The Horrific Murder of a Child, Social Networking and a 32-Year-Old Cold Case


July 13th, 2011 – Brooklyn, NY – Last night after dinner I received a text message from Notify NYC, a service provided by the New York City Office of Emergency Management alerting that there was a missing child in Brooklyn. An Orthodox Jewish boy named Leiby Kletzky, initially reported to be nine, begged his mother to allow him to walk the seven blocks from his day camp to meet her at a doctor’s office and vanished. I emailed myself the link and immediately shared it on Facebook. I, like most, have a love/hate relationship with social networking but can’t deny its success rate regarding the expedient delivery of news and information. Example: I had found out about the death of Michael Jackson while ankle-deep in brackish and volunteering with the Red Hook Boaters when a tween intern picked up his phone and read it as someone’s status on AIM.

Leiby Kletzky was kidnapped walking to meet his mother and found dead two days later, in the early morning hours of July 13th, 2011.

But social networking did not bring a resolution to eight-year-old Leiby Kletzky’s disappearance, it was good old-fashioned detective work that quickly solved the case. Deftly carried out by the NYPD’s top ranking officials and with the help of surveillance cameras in the area where the child was last seen on Monday. Had those cameras not been there, the suspect, Levi Aron – who turns 35 today and has implicated himself in the crime – would likely have avoided capture. And once Aron was seen with the boy, who looked to be asking for directions, footage from other cameras in the area was reviewed and the suspect was seen exiting a nearby dentist office. After determining which of the five dentists whose offices were in the shared suite had a transaction with the suspect, and the vehicle was found and plates were identified, both the person who paid a bill with a credit card at the dentist and the owner of the 1990 gold Honda Accord were consistent – and pointed at Levi Aron, pictured below.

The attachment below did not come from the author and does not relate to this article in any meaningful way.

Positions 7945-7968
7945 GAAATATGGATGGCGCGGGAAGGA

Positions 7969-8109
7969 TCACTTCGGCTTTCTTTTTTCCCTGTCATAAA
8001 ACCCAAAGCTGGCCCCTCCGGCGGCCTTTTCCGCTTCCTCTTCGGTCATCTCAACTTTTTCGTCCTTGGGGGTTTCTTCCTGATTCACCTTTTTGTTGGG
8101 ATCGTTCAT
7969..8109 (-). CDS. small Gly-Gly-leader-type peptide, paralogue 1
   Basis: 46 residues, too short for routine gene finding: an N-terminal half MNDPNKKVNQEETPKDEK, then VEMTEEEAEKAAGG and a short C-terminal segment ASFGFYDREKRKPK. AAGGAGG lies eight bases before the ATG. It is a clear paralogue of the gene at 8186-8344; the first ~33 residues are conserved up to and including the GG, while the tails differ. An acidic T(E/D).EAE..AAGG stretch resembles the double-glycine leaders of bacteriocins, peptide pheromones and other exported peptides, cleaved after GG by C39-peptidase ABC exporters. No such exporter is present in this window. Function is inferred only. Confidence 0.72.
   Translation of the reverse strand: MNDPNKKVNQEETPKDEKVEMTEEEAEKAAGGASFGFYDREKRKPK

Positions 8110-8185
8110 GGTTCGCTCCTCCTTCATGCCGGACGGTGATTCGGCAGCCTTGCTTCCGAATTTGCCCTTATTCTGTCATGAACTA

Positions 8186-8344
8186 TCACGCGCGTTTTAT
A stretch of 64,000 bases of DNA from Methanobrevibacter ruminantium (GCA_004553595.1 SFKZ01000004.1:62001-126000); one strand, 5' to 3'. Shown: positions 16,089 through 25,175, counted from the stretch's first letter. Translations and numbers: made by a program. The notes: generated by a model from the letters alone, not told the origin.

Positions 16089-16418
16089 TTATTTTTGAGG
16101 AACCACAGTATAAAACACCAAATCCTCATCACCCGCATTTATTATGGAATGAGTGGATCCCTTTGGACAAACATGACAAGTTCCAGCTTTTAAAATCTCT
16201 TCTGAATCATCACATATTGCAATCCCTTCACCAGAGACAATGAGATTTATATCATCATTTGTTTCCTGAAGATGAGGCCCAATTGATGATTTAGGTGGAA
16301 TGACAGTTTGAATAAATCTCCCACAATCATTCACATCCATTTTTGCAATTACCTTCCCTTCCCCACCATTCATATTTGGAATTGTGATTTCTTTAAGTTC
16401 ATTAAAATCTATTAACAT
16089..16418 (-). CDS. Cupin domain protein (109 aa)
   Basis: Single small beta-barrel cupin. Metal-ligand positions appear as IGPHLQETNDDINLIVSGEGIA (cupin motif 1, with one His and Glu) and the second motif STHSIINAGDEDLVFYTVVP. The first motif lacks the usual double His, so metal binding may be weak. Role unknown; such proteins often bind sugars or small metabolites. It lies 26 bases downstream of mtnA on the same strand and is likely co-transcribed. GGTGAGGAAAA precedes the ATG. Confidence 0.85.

An unfortunate foible is that the family waited so long to call 911 after the child went missing, instead calling the Shomrim, a volunteer civilian patrol sanctioned by the NYPD’s Community Affairs. The Jewish community seems to have a historically mistrusting and fragile relationship with authorities in general, especially the NYPD. So this community had formed their own police to support the NYPD and provide additional safety. That the local authorities were not immediately notified and thus unable to appear on the scene to begin a thorough investigation until nearly three hours after the boy was taken, to me, is a waste of valuable time that may have changed the outcome. Sadly, we will never know. The Shomrim did provide the license plate number for police, which was essential in “connecting the dots” and finding Aron along with this surveillance where the boy is seen walking and another where the boy can be seen waiting seven minutes for Aron while he goes into the dentist office to pay the bill. Police Commissioner Ray Kelly seemed frustrated by the Shomrim handling the disappearance before the NYPD in his press conference earlier today, and perhaps in a bit of foreshadowing, added, “We have no record of this man being reported [as a pedophile].”